I had read one book by Judith Tarr before this, <i>Lady of Horses</i>--and it wasn't a happy experience. I was most irked by it being one of those stories that thinks creating a strong female character means making almost every male character a jerk, and the novel struck me as more feminist pre-history propaganda than plausible historical fiction. I also remembered the style (especially the sex scenes) as rather graceless. Yet I'd heard good things about Judith Tarr as a historical novelist over the years, so decided to give her another chance--and this is one of her better known books. I'm glad I did. This one I liked rather a lot.
That despite that it called to mind one of my favorite books, or rather a trilogy, and no I don't think it compares--but it probably is unfair to compare them. Tarr herself mentions those books in her afterwards--Mary Renault's novels about Alexander the Great: <i>Fire from Heaven</i>, <i>The Persian Boy</i> and <i>Funeral Games.</i> It's just about impossible to write fiction about Alexander the Great and not be in Renault's shadow. And at first, especially given I hadn't liked the other book by Tarr I tried, that rather made me look at this book with a jaundiced eye. And no, I wouldn't rank this with enduring literature the way I would the Renault books. But for what it is, a historically grounded fantasy featuring not just historical figures such as Alexander and Hephaiston and Ptolemy, but mixed with characters of Tarr's own? Well, I enjoyed this. The story centers around Meriamon, an Egyptian of Royal blood sent to seek out Alexander to make him pharaoh over Egypt and thus liberate them from the Persians. That in itself irked me a bit. Away from the spell Renault wove around me in my teens, it's hard for me to see a conqueror such as Alexander as liberator.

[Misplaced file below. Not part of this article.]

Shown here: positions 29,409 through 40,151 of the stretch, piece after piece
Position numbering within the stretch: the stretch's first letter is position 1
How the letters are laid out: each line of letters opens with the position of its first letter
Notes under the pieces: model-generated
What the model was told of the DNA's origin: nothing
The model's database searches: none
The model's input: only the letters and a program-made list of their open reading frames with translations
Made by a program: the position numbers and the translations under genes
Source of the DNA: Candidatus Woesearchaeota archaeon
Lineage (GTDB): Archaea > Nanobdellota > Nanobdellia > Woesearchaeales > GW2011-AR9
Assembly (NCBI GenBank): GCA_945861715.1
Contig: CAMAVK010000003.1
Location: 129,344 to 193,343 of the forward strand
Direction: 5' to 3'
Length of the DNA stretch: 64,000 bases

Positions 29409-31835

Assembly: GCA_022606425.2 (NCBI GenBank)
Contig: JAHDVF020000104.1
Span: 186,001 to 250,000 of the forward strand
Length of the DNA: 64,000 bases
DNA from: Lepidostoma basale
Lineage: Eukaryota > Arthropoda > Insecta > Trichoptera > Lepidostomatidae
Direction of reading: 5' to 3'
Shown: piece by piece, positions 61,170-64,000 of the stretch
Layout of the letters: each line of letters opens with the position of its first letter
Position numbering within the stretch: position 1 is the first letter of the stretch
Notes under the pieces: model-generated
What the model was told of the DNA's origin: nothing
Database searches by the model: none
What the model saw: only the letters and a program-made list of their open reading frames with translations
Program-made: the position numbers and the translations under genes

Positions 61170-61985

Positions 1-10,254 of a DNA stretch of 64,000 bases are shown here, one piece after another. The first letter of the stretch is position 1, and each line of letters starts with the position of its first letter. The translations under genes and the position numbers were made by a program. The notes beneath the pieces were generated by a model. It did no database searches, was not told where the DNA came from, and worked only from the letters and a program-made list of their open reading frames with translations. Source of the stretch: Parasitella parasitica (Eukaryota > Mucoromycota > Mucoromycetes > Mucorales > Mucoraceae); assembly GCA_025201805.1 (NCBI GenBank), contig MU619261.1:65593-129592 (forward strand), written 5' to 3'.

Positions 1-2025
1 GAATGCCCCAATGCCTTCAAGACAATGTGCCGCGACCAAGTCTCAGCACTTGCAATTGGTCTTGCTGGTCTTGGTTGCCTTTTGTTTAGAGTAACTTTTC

But eventually I took the book on its own terms, its own logic. It helped I liked Meriamon and the magic Tarr built around her. I was entertained throughout--never bored, never exasperated and thrown out of the story. <i>Lady of Horses</i> I never even finished. This held me to the end, and after this I would be willing to try Tarr again. I'd call this three stars rather than four both because I can't help comparing this to Renault and it's not quite so strong I'm <i>eager</i> to read Tarr again--but it was a good read.